Sunday, June 17, 2007

Cost of living increases and inflation are not really the same

The headline of the article by Jeremy Peters in The New York Times says "Cost of Gas and Food Rose Sharply Last Month" although the article does admit that "an important gauge of inflation drifted lower." Why the conflicting messages? The answer, as you might suspect, is that "it all depends." Literally, it depends on exactly what you want to measure and over what timeframe.

At a human emotional level, people respond very negatively to short-term price spikes, such as we saw with energy prices in May, but less emotionally to gradual rises over time and even pleasant price declines that may be as large as a previous price spike.

Another issue is that there is a huge difference between "cost of living increase" and "inflation." The former is a phenomenon of micro-economics, whereas the latter is a phenomenon of macro-economics. The former relates to how much money people have in their pockets and paychecks in the here and now, whereas the latter is of concern to economists over relatively long periods of time (but measured at annualized rates) and independent of short-term fluctuations.

One bizarre consequence of the difference between these micro-economic and macro-economic concerns is that in fact inflation might be relatively low over a period of time while consumers could be experiencing significant anguish over accumulated price increases that are causing them far more pain than any current inflation. In other words, consumers feel far more pain from past price increases than any satisfaction they might get that prices have actually improved in the past few weeks.

Macro-economists are not really concerned about price spikes in general since they frequently dissipate and even reverse over the medium term. These economists are concerned much more with the average over an extended period of time (quarters and years) than short-term effects (month to month.)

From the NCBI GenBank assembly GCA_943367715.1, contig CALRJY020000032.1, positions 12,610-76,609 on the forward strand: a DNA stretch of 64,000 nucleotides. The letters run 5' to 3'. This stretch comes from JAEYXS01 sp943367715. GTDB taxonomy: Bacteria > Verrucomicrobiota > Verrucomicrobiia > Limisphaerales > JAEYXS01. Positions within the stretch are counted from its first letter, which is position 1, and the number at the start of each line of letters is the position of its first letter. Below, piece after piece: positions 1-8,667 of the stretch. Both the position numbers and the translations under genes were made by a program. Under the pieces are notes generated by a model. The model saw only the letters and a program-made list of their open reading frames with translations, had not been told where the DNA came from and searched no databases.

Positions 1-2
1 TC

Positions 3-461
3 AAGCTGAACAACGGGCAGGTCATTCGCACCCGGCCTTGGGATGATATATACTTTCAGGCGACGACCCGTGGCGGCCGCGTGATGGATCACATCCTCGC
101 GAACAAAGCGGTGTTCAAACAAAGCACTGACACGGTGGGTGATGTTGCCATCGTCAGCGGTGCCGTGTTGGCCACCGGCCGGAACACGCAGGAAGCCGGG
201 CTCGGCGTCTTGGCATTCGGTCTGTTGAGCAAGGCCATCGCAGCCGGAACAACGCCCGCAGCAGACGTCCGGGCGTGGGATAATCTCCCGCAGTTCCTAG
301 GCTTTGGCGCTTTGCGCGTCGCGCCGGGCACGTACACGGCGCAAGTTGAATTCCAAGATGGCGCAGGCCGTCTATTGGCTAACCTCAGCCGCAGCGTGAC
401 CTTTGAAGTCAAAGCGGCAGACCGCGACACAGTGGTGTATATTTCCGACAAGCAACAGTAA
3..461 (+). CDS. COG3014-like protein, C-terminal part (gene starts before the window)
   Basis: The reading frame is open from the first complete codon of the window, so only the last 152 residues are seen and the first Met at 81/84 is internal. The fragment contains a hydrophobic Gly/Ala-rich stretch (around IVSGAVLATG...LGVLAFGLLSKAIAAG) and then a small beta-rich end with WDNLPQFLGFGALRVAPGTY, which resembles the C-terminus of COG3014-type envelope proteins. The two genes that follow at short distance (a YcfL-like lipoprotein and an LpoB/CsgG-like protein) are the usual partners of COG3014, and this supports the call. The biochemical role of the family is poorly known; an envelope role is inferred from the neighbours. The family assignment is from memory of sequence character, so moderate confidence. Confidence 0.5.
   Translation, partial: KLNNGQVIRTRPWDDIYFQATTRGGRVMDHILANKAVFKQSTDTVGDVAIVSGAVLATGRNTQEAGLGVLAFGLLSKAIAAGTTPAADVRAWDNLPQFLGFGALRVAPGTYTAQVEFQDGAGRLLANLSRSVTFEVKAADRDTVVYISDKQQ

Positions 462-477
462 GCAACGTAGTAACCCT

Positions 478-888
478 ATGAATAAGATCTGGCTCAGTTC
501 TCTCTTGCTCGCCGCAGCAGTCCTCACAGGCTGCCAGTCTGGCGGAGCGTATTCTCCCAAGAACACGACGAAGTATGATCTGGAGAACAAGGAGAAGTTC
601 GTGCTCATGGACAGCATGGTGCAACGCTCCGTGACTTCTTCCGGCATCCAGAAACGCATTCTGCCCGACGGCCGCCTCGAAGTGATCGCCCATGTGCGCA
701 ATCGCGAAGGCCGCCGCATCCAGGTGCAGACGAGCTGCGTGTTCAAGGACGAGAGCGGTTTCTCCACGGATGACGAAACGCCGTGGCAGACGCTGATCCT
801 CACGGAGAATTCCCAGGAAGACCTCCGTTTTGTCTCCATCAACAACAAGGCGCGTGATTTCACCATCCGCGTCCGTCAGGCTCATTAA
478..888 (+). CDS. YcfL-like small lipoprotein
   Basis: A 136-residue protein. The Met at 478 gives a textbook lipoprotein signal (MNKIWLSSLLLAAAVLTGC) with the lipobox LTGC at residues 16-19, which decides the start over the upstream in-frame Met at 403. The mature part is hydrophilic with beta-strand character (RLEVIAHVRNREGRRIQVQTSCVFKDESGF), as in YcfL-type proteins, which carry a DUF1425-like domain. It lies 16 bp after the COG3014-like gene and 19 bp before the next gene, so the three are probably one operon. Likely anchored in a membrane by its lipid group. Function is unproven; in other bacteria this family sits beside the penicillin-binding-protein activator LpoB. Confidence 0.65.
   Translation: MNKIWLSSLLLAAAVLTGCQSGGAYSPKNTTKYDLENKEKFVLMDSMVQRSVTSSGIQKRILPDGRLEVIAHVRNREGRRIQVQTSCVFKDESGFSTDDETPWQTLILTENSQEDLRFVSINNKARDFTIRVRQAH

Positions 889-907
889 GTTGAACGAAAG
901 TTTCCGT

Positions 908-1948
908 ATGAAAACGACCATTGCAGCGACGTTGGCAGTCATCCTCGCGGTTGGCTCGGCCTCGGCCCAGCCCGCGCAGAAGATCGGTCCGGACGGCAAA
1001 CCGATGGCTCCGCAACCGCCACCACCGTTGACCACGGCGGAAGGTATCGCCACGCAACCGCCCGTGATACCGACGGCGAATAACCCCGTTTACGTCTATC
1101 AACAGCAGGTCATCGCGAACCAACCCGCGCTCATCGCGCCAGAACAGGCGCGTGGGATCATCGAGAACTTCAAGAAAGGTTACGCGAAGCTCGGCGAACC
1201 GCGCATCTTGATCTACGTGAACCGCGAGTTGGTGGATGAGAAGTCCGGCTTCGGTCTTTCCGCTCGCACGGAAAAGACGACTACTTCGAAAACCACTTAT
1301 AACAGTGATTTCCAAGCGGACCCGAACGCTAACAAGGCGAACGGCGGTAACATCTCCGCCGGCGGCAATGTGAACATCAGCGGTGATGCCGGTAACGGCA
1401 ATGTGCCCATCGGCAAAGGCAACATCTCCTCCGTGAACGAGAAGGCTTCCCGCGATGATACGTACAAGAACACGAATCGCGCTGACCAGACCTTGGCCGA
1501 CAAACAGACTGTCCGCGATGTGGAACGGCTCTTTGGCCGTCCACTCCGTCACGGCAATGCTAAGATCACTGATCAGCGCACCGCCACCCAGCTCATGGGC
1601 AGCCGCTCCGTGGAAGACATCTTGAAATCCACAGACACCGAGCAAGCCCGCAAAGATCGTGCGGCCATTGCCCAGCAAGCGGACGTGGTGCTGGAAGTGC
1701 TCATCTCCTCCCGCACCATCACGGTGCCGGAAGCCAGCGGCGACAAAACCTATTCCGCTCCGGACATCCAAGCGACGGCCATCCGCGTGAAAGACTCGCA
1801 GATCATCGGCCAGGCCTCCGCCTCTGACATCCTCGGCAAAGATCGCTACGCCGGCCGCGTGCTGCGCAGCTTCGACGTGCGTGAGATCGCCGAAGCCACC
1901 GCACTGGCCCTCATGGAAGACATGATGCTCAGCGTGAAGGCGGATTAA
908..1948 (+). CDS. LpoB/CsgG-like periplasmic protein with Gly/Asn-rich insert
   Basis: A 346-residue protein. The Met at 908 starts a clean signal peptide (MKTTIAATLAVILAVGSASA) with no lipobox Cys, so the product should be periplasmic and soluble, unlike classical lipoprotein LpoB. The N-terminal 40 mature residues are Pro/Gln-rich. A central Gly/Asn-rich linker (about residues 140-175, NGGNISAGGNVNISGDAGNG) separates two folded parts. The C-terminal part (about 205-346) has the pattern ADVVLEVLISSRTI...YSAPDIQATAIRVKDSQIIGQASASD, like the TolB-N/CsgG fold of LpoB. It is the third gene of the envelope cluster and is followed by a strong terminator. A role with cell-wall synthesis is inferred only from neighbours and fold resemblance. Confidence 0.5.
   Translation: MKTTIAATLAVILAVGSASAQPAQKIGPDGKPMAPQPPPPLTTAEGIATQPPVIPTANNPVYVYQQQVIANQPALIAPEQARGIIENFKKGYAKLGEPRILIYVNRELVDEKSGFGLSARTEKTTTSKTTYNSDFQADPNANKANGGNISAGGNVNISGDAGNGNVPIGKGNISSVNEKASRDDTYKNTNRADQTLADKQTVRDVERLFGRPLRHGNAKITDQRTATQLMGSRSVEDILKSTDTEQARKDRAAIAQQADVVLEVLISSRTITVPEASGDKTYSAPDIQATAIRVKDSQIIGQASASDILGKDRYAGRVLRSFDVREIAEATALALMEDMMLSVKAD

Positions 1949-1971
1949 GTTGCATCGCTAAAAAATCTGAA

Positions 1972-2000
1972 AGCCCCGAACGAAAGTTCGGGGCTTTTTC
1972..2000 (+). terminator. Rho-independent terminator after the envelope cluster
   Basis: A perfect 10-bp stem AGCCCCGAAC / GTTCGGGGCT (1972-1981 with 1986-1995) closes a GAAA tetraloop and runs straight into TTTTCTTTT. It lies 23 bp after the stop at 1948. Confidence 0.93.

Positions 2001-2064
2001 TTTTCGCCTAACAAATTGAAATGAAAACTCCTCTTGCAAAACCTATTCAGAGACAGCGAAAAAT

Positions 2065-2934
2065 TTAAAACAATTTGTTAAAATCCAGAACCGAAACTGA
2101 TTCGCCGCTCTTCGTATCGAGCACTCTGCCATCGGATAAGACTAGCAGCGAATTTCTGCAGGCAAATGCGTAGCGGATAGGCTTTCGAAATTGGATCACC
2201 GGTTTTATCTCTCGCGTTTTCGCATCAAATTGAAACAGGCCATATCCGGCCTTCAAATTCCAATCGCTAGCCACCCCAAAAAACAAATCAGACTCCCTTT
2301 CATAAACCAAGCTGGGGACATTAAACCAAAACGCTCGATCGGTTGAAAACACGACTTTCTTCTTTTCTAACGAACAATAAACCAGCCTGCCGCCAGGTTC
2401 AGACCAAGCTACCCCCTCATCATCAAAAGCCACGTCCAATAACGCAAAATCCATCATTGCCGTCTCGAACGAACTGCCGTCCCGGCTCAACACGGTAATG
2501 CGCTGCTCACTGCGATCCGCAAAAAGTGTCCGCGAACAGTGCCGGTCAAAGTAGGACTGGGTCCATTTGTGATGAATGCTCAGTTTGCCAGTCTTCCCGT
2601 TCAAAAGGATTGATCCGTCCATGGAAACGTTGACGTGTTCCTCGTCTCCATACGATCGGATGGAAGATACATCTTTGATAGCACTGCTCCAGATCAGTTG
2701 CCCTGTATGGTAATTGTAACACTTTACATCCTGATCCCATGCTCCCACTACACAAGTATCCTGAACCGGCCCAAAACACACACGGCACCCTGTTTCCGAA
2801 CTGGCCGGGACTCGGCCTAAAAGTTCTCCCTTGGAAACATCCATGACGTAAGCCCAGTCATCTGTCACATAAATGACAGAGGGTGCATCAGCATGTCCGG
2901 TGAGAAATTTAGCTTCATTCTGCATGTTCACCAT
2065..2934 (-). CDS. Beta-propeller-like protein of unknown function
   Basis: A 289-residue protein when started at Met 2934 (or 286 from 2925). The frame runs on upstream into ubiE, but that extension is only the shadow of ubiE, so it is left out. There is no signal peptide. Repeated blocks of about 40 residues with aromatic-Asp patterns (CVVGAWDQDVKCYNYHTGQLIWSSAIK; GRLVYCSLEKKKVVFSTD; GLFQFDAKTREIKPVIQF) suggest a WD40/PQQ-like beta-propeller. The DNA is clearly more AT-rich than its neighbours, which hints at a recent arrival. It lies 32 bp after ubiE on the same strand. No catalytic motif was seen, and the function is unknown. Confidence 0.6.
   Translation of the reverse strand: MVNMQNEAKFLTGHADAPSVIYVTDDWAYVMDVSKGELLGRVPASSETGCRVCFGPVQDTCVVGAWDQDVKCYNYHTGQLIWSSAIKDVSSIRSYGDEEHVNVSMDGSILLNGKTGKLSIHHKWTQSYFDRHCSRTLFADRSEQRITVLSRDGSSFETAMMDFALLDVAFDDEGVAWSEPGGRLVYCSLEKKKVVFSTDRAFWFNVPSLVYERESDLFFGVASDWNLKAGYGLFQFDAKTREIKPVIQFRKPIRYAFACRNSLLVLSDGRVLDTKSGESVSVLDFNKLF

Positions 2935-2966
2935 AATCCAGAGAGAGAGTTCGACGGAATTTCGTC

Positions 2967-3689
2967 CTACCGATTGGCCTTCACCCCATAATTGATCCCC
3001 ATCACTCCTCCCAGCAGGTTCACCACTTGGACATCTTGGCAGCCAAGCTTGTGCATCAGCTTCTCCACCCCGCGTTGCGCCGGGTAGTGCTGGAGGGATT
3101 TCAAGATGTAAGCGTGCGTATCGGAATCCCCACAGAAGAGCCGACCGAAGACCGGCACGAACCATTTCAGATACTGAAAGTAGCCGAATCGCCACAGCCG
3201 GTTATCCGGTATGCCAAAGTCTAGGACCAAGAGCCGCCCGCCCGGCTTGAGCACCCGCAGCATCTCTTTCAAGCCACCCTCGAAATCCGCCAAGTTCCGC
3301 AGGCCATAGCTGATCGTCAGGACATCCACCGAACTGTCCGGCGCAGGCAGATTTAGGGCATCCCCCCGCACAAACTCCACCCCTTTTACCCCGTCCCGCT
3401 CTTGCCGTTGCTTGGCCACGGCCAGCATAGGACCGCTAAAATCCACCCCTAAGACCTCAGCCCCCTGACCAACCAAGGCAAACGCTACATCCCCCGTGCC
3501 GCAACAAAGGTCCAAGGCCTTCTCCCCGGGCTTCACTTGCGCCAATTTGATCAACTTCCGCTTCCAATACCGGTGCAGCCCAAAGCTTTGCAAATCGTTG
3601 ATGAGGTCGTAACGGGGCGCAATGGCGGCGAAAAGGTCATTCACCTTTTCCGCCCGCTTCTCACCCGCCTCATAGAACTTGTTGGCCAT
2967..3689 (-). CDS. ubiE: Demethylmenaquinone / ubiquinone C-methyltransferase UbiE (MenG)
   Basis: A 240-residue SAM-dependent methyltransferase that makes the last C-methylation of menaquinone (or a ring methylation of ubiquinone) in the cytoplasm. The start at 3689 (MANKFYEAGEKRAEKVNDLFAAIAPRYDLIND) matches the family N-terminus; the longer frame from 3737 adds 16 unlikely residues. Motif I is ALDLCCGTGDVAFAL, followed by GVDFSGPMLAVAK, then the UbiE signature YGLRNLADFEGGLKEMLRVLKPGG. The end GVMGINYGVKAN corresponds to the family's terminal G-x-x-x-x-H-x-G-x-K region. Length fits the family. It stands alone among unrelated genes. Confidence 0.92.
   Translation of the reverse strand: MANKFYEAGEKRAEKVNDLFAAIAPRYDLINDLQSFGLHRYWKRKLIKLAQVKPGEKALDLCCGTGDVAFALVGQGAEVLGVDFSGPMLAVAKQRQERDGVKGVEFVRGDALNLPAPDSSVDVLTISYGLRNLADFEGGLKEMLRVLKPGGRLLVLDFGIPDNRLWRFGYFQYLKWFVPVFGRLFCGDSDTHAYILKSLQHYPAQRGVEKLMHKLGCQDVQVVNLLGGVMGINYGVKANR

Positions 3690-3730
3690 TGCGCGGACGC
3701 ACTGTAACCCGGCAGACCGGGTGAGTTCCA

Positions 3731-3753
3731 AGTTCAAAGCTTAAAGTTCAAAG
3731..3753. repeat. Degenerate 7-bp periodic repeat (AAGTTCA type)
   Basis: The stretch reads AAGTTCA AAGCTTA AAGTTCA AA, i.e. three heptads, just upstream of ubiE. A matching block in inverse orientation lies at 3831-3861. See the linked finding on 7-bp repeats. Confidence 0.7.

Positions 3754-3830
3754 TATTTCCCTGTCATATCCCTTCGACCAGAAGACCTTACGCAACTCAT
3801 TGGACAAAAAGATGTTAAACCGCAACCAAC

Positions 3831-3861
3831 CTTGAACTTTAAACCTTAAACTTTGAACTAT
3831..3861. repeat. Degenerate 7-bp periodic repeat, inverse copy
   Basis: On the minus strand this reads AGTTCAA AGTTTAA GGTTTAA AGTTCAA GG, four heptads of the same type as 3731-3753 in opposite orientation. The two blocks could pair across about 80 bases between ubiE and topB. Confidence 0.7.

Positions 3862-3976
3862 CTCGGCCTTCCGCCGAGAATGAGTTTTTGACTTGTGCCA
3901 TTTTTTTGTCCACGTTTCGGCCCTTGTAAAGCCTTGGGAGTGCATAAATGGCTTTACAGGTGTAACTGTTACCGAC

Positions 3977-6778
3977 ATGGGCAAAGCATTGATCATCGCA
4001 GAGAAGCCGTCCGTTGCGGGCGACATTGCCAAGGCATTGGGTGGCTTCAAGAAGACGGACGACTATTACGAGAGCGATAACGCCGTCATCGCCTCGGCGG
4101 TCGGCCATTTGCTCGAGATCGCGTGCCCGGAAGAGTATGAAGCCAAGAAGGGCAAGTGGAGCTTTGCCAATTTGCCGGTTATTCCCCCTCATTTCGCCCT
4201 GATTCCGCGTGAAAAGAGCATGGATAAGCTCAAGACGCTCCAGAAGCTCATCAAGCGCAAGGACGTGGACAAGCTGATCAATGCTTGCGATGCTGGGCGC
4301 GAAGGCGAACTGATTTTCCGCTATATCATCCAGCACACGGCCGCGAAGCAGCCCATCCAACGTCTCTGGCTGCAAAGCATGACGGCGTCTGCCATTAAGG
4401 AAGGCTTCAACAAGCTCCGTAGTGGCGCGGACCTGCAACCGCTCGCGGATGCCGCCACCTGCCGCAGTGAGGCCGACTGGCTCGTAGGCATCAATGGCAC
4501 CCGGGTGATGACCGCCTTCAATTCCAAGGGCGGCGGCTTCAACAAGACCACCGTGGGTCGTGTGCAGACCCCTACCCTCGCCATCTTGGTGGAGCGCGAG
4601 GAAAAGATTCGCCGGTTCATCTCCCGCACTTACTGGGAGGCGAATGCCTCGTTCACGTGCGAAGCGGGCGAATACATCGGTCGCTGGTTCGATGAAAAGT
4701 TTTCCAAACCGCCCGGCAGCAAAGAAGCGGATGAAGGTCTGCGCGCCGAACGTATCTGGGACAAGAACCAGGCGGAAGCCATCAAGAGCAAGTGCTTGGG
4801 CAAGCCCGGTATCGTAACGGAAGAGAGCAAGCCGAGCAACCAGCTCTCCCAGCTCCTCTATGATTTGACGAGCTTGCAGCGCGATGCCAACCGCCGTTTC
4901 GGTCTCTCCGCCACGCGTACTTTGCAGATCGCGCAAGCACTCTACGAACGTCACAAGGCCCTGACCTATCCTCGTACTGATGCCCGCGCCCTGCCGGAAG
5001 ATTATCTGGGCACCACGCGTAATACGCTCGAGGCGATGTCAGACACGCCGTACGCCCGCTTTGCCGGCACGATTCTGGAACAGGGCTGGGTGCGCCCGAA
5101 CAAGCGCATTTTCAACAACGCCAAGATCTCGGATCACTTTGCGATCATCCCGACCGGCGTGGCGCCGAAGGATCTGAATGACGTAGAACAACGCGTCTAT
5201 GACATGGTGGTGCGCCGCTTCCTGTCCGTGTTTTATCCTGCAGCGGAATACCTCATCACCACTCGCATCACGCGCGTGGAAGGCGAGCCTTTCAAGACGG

This is why macro-economists look at "core" inflation, since they do not care about transient price changes that don't feed back into core prices within the medium time scale.

Yes, consumers do "have to eat and buy gas", but macro-economics is about the big picture over an extended time scale, and they assume that food and energy prices will in fact moderate over time. The obvious paradox is that macro-economists are only looking at annual rates without looking at accumulated price increases over a number of years. 2% a year over ten years seems benign at a one-year interval but amounts to over 20% over a ten-year period. Or even a 1.5% annual rise which would be considered almost "ideal" by many economists still amounts to 15% over ten years or 30% over twenty years. It is ironic that macro-economists are trying to look at those one-year rates to get closer to the impacts on consumer spending patterns, when it is that accumulated impact on spending power that is causing the real pressure on consumers, over time.

The open question right now is the extent to which elevated energy prices of the past two years will increasingly feed back into core prices since firms which had "absorbed" such price increases in the hope that they would quickly reverse but haven't, so they will be increasingly under pressure to raise prices of everyday goods and services that are included in the core price index.

-- Jack Krupansky


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